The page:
According to CTV news, a recent Forum poll shows Rob Ford in a three-way tie in Toronto’s next mayoral race. If you're like me, you wonder how he does it.
Whatever you believe on how much we should stake on a politician’s personal life, we can all agree we would be out of business if we publicly behaved like Rob Ford. At best, our buyers would deem us unreliable. At worst, they’d shun us.
And while to the rest of the world Ford’s re-election campaign seems doomed, his buyers stick by him.
Certainly, some Torontonians fiercely agree with Rob Ford’s political leanings, but his politics are like product features. Even if you love them, you need to trust their maker.
Imagine you buy a piece of software for your company. You're the decision maker. Your boss and co-workers all know it. One day the whole system crashes.
Boss: Did you buy this new software? Did you know the support team smokes crack and says crazy things to people? We have an emergency!
You: Yes, I did know, but the software saved us some money. And usually it does what we want.
Boss: Oh yeah, okay. That makes sense. Good job.
That last part is hard to grasp.
This is not about politics or product features.
But what really struck me in the book was Doolittle’s recount of Ford’s ten years as city councilor. In that time, Ford built the loyalty he now cashes in on.
Aren’t you dying to know how he did it? You should be. Once you wipe away the slime, his strategies are pretty smart.
- Open and fearless invitations to engage. As a councilor, Ford handed out his business card and cell number to anyone Toronto.
Think of the calls he welcomed on his cell phone--old ladies missing cats; nonexistent, suspicious smells; city trucks driving by too often; needed Stop signs; unneeded Stop signs; too much plowing; too little plowing; strange puddles; dog poop on the lawn, sidewalk, and street; he stole my plant; she stole my plant; that new restaurant is too loud; they park near my lawn; and neighbors barking over everything from fence lines to holiday decorations to music.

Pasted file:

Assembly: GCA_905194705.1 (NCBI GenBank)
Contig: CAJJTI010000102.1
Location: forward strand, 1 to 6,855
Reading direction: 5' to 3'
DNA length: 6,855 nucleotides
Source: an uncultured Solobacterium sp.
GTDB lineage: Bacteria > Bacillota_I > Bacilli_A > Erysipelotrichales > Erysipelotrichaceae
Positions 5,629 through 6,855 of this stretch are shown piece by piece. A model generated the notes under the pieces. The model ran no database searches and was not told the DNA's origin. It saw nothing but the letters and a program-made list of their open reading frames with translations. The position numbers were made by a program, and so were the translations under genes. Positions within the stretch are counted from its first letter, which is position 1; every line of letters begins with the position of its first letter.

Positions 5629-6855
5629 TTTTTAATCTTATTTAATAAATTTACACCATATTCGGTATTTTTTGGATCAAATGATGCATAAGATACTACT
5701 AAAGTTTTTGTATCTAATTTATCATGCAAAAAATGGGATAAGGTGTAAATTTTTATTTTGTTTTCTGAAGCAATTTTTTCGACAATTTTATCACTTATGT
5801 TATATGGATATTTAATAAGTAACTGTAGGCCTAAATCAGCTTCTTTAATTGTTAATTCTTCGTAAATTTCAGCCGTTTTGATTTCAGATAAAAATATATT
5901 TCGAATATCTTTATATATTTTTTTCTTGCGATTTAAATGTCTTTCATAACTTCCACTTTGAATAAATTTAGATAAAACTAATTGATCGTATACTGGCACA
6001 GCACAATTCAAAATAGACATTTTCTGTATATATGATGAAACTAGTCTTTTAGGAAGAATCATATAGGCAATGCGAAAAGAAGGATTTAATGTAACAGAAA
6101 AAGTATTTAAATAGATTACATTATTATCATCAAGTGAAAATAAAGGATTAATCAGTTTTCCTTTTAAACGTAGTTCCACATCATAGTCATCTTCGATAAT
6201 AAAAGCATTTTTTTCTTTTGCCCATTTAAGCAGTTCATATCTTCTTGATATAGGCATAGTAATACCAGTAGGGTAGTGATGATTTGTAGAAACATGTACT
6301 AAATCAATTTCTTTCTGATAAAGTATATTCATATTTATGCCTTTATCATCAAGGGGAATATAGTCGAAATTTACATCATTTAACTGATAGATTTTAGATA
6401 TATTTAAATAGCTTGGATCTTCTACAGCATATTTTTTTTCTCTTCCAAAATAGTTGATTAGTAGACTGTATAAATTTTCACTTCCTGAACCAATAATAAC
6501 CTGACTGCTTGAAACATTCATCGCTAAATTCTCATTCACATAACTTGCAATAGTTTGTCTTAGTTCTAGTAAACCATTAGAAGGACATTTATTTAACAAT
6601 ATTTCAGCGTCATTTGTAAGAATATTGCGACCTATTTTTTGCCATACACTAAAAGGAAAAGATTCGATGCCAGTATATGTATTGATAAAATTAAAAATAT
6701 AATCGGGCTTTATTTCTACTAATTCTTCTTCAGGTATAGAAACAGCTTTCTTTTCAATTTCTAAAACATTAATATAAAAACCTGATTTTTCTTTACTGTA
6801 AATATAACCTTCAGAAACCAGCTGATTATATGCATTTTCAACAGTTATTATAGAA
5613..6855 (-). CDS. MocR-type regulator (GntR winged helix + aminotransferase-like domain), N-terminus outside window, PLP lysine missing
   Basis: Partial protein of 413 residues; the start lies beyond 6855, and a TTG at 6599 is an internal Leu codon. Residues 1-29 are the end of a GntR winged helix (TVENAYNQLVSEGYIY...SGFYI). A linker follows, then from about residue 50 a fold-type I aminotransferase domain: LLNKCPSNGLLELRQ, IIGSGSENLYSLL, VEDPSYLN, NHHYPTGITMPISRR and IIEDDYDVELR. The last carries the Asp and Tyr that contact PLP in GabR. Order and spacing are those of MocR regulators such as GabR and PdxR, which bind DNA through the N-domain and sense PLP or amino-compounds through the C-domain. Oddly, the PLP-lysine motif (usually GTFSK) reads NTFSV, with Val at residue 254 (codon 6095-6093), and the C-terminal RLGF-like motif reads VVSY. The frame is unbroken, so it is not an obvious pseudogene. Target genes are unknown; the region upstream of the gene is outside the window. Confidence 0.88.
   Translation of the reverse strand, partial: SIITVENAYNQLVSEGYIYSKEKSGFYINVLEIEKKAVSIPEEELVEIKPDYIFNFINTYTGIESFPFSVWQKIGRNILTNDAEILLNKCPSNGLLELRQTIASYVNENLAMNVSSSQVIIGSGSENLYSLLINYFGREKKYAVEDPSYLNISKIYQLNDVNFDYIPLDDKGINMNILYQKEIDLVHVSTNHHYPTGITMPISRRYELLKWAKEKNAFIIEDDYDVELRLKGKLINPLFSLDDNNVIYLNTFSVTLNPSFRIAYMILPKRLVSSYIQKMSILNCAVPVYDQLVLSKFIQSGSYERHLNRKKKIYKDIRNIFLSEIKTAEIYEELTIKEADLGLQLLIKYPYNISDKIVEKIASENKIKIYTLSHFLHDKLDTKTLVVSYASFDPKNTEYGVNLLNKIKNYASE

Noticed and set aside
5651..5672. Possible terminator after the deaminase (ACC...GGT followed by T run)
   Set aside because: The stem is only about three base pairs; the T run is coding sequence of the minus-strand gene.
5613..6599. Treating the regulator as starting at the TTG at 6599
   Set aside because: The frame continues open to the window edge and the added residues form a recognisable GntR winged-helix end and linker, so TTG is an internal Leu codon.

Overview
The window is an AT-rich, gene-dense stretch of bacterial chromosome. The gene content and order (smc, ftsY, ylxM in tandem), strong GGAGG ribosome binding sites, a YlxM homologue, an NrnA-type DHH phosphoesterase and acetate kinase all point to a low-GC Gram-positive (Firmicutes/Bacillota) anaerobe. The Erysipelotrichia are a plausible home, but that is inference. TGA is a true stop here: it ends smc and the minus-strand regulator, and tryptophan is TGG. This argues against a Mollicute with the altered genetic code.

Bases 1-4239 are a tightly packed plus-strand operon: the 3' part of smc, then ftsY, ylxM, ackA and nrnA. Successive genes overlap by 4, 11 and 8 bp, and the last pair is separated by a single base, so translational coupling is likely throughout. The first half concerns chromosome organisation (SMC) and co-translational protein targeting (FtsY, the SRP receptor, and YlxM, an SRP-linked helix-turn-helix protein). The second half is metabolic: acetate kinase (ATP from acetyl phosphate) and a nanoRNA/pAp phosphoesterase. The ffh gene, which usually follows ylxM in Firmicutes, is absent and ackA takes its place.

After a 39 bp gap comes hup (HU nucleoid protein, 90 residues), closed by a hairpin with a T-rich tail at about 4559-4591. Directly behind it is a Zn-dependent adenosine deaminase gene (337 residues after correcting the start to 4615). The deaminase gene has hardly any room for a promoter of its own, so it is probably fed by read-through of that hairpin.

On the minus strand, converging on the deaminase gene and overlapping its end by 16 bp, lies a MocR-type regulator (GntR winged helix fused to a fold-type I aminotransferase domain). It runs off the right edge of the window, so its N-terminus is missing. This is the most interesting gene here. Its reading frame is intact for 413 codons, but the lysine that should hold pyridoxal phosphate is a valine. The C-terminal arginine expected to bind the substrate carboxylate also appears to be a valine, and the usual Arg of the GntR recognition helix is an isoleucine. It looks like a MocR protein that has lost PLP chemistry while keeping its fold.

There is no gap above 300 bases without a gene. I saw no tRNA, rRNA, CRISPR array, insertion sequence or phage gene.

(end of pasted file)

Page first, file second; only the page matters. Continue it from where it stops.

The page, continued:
He responded to calls by showing up at complainants homes with city workers. He took them seriously. He showed loyalty first.
The next time you wonder if you should send a no-reply email or request people to ask questions over social media, remember Rob Ford handing out his personal number for 10 years.
- Laser focus on his buyers. Every industry has cultural norms. Maybe your industry still considers social media silly. Or every piece of information you release is bartered with your prospects for an email address. You feel like you could do better for your buyers, but some things just aren’t done.Back when Ford handed out his phone number, other city councilors had assistants taking calls. Eventually, citizens from other districts starting calling Ford. His reputations grew. Other councilors sneered at him. But he wasn’t stealing their business. He was getting stuff done when they weren’t.
- He patiently moved to his endgame. According to Doolittle, Ford wrote every phone call down and stashed the records in big boxes. He waited ten years to use them. When it came time to run for mayor, his team pulled out the boxes and made calls.Ford could have done a lot with those names. But he waited. I am not suggesting you hold all of your leads for ten years. You’d be out of business. But Ford knew his endgame. And he knew when to play his cards. When you produce content, know your big goals. Every blog post, white paper, slideshare, case study, etc should be leveraged until you are ready to pounce.
If you’d like to know more about how unsavory characters can help your marketing, I’m reading Pablo Escobar’s biography right now. I’ll get back to you on this blog if I sift out anything worth sharing.